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When the town's most eligible bachelor rescues her from drowning, Kim Hampton can't help being drawn to him. But the last thing the single mom's looking for is love. She needs to focus on supporting herself and her young son. Then Seth Graham rescues her again?by offering her a job at his sporting goods store. The more time he spends with Kim and her boy, the more she falls for Seth. Will she help him open his heart to a family of his own?
When the town's most eligible bachelor rescues her from drowning, Kim Hampton can't help being drawn to him. But the last thing the single mom's looking for is love. She needs to focus on supporting herself and her young son. Then Seth Graham rescues her again—by offering her a job at his sporting goods store. The more time he spends with Kim and her boy, the more she falls for Seth. Will she help him open his heart to a family of his own?
There! A sound floated to him on the breeze. A call for help. Seth Graham was sure of it.
The hairs on his neck standing on end, he hurried to the ocean's edge, his bare feet chopping through the sand. He shaded his eyes with his hand and scanned the water, frowning. Had he imagined the thready call for help?
But then his gaze snagged on an indistinct form about thirty yards from the beach. He narrowed his eyes, trying to figure out if he was seeing a glob of kelp.
Or a person.
His best friend, Drew, ran up and stood beside him, the Frisbee they'd been throwing back and forth on the beach dangling from his fingers. "You see anything?"
Seth blinked, still staring at the shape. "I'm not sure "
Then an arm flailed up from the dark mass and another scream sounded, more distinct this time. That was no glob of kelp!
Seth's stomach dropped and a heart-stopping chill of dread cut through him. "Someone's out there," he said, already stripping off his T-shirt. He looked at Drew as he threw his shirt to the sand. "Call 9-1-1 and let the others know what's going on. I'm going in."
Drew didn't argue. He immediately pulled out his cell phone and started dialing, then turned and headed toward the other people from the Moonlight Cove Community Church singles group.
Seth made a break for the ocean. Just as his feet hit water, a voice called to him.
A soaking wet Lily Rogers, a former neighbor whom Seth had known for most of his twenty-eight years, came staggering down the beach toward him, her long, blond hair plastered to her head and shoulders. "The new gal, Kim, is out there," she screamed, pointing a rigid finger toward the waves. "We went in together to jump waves and got too far out. I made it in farther down, but she's caught in a riptide!"
"I'm on it!" Seth shouted, still moving. He now remembered seeing Kim—a cute brunette about his age—when he'd arrived at the cookout earlier.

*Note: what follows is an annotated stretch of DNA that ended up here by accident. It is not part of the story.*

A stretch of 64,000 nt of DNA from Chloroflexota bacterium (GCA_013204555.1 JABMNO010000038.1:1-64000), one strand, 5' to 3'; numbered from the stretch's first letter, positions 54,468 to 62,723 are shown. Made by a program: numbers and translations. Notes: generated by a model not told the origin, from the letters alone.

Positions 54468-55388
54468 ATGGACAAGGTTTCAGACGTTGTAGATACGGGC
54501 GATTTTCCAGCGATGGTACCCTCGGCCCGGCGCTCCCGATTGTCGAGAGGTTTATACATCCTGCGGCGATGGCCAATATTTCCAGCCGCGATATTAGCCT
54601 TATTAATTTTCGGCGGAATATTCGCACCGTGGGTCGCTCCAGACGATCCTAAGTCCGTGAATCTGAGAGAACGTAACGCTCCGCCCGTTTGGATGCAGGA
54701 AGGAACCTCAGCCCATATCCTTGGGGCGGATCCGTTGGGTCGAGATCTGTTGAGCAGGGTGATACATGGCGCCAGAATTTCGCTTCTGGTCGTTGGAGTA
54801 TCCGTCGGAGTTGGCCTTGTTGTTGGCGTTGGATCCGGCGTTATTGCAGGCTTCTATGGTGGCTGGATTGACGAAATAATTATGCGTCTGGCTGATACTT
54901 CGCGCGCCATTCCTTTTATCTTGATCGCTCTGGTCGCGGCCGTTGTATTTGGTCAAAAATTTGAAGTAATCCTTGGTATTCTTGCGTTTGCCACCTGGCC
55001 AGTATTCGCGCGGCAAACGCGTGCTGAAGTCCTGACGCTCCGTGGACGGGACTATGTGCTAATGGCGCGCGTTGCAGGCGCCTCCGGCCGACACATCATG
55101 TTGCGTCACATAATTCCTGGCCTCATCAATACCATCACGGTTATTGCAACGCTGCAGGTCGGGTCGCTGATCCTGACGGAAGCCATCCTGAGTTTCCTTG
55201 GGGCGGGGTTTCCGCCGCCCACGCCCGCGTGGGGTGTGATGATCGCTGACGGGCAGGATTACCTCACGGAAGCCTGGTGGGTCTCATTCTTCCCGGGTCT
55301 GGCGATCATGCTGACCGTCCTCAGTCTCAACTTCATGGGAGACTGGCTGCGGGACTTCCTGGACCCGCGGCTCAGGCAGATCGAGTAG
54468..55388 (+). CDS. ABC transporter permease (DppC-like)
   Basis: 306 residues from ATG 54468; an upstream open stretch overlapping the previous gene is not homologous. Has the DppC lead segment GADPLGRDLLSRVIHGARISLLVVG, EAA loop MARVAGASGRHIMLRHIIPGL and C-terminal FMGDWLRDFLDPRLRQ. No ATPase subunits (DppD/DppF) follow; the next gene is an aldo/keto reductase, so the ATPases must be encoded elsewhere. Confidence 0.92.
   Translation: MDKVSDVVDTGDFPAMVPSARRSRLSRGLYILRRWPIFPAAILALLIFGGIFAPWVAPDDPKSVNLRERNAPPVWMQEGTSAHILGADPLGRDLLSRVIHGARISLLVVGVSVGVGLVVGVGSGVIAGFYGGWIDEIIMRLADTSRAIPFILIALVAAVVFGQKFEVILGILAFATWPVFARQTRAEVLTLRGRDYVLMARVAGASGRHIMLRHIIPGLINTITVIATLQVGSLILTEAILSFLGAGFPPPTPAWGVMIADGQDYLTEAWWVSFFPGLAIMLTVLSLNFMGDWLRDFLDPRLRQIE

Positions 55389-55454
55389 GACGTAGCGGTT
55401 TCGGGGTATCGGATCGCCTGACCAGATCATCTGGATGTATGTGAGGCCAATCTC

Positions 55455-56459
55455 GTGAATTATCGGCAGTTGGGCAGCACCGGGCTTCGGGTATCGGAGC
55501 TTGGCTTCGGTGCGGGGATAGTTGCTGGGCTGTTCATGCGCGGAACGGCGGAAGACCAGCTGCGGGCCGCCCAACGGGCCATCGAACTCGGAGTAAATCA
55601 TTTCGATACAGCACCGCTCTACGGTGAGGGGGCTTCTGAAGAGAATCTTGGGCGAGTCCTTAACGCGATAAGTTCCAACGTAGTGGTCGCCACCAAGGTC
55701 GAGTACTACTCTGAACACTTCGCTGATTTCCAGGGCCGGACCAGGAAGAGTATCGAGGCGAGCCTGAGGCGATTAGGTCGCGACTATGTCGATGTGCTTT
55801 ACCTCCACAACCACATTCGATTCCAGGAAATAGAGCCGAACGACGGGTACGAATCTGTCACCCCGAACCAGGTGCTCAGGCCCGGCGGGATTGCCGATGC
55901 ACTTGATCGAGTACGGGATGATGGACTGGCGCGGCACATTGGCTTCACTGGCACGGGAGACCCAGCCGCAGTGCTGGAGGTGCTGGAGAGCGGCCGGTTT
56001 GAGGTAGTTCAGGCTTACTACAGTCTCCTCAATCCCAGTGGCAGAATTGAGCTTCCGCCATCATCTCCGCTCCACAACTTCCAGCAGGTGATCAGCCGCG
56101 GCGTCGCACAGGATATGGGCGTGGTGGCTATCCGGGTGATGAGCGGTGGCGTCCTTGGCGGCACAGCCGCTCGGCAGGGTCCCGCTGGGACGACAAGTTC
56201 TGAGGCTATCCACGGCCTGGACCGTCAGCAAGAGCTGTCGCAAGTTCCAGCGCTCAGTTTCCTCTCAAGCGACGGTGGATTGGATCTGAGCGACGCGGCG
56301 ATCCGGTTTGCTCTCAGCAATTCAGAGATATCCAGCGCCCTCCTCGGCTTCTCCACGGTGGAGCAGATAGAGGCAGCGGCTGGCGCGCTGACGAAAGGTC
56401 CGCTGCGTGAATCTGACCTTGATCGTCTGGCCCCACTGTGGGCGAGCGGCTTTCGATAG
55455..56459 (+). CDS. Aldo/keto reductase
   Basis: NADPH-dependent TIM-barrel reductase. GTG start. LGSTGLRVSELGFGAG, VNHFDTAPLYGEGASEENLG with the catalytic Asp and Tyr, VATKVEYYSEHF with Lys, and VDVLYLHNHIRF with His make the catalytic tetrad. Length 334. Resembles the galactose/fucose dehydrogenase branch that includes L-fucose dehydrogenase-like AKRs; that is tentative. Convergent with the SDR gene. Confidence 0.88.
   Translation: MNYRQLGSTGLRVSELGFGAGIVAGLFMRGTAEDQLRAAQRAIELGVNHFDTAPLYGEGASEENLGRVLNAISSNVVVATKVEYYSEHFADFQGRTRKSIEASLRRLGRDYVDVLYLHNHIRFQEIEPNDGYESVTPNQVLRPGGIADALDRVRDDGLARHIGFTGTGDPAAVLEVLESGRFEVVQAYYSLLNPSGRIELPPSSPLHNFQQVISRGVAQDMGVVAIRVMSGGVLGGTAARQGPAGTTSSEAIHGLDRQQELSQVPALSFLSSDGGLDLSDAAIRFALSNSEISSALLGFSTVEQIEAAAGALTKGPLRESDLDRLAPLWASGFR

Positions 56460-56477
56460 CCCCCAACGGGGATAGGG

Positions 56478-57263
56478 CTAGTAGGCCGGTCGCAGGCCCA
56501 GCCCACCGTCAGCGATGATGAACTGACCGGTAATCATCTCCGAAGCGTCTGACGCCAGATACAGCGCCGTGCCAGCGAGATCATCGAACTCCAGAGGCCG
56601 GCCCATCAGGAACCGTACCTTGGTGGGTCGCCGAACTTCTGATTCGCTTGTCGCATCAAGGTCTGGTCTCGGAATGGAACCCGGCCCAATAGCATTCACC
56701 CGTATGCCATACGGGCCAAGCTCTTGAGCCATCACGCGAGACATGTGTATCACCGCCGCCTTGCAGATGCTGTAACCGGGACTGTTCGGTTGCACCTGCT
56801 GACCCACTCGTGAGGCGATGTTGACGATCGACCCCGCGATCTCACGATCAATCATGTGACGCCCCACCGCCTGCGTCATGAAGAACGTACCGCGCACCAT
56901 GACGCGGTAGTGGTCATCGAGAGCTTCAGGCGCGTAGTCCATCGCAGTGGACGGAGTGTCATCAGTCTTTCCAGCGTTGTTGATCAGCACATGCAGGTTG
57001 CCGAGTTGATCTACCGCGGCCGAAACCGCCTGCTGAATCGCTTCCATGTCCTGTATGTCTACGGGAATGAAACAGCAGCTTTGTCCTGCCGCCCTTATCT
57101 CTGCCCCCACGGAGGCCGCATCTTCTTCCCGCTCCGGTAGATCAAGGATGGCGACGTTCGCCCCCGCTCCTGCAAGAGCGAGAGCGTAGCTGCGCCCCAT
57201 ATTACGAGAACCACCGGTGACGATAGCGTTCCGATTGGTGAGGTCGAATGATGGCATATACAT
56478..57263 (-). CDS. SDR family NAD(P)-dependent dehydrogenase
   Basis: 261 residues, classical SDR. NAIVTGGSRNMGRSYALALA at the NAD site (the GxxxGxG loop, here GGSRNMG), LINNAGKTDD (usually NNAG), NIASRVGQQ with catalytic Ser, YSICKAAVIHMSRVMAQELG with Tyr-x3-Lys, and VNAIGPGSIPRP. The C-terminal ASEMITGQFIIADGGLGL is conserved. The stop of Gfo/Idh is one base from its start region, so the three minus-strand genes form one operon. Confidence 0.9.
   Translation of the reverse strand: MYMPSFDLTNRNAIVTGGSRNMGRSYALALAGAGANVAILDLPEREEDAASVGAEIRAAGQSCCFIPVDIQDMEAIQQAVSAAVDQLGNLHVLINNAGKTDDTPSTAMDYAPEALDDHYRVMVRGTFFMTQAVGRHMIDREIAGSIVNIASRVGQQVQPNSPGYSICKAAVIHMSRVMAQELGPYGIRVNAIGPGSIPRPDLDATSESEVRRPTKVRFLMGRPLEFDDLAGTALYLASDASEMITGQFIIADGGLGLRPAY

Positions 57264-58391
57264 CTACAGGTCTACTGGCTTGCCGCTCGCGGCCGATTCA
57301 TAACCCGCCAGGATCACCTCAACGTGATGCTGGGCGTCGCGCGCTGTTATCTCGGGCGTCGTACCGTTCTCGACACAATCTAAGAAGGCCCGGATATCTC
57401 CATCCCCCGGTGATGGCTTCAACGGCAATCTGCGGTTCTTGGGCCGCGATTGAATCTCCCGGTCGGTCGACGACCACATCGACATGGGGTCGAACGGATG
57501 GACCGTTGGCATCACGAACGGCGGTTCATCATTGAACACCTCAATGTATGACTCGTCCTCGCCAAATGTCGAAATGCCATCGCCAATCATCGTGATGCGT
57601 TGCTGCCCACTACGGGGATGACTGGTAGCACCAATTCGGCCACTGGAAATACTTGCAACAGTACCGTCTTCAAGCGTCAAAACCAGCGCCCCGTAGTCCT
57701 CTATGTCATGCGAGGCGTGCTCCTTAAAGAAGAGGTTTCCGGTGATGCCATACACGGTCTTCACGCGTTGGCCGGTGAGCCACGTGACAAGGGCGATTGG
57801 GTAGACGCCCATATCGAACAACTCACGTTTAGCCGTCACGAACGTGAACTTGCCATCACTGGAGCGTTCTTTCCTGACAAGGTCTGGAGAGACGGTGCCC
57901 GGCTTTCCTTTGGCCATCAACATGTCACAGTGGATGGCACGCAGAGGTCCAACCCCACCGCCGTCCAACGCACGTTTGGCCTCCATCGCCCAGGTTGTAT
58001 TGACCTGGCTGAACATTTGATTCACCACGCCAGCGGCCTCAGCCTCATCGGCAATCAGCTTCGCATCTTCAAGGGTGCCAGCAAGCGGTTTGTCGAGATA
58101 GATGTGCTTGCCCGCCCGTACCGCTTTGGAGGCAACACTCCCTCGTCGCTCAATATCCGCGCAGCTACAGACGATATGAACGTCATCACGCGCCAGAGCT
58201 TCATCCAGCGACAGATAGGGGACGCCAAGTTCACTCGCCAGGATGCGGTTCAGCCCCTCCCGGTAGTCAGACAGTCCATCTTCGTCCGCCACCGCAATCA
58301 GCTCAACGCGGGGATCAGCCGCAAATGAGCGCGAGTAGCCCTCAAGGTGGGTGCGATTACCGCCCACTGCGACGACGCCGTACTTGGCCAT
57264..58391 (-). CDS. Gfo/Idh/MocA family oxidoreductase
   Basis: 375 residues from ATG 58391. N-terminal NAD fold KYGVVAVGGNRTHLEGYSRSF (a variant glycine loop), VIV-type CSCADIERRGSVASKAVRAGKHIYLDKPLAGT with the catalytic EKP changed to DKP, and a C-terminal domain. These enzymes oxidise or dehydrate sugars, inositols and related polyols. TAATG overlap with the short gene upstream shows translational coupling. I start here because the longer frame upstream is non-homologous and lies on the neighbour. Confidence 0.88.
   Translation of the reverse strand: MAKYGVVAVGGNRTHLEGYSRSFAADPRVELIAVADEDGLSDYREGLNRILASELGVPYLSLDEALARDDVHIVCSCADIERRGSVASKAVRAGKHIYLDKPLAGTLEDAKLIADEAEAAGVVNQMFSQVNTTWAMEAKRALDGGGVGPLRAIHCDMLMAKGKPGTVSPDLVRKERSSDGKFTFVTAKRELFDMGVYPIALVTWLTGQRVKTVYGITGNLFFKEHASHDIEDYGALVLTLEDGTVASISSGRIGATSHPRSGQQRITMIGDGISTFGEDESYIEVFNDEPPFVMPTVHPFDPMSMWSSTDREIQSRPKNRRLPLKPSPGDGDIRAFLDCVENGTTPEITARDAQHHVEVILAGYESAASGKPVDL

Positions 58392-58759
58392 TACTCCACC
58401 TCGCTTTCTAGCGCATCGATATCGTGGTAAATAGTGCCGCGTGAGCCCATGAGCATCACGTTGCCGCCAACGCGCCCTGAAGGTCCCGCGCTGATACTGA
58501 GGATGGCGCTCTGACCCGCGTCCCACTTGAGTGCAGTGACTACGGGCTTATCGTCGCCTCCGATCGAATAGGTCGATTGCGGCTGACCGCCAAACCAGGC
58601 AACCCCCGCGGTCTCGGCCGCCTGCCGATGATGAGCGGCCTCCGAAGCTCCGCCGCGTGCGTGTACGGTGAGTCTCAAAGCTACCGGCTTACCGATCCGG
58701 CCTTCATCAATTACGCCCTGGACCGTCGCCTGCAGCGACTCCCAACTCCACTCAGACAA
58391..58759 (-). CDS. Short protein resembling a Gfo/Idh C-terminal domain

Lily lurched past him and up the beach toward the bonfire spot, though she was obviously exhausted, waving her arms and yelling at the top of her lungs to alert the others to the problem.
Seth ran into the water full bore, then dove headfirst into the brine.
His breath left him in a rush as he hit the water, which was icy despite the warm July day, and he almost froze up as the ocean shocked his body. But through sheer will and physical and mental discipline honed by a few years playing pro baseball and being physically active, he managed to keep going.
About twenty yards into his rescue he stopped and lifted his head to be sure he was on the right track. Thankfully, he'd judged the direction to swim correctly. He saw the woman directly in front of him, about ten yards away, when she flung up an arm again. She hadn't sunk yet.
But she would, unless she knew what to do, which it looked like she didn't. Seth, however, had been born and raised in the coastal town of Moonlight Cove, Washington, and he knew the drill. He couldn't struggle against the rip; he had to swim parallel to the shore, not toward it.
Just as he reached the woman—Kim, Lily had said—she went under. Ignoring his own growing exhaustion, he grabbed her arm and pulled her up, noting when she surfaced that her skin was the color of snow. Her eyes fluttered. Good sign. She wasn't unconscious yet.
"Kim, I'm here to take you in," Seth told her in a firm, calm voice. "Do exactly what I say, okay?"
She nodded sluggishly.
He wrapped an arm around her narrow shoulders. "We're going to swim parallel to the shore to escape the rip, and then swim in, all right?"
Another nod, more feeble this time. She was clearly worn out. He'd arrived in the nick of time.
Seth moved his other hand beneath her arm, grasping her body in a more efficient hold. He began to swim, pulling her with him as best he could. To her credit, she made an attempt to swim with him, but she obviously didn't have any gas left, and she wasn't much help.
Neither was the riptide; he could feel the force of it swirling beneath them like a living being, pulling with a grip of steel that surprised even him. He'd always respected the power of the ocean, but this this was unlike anything he'd ever imagined.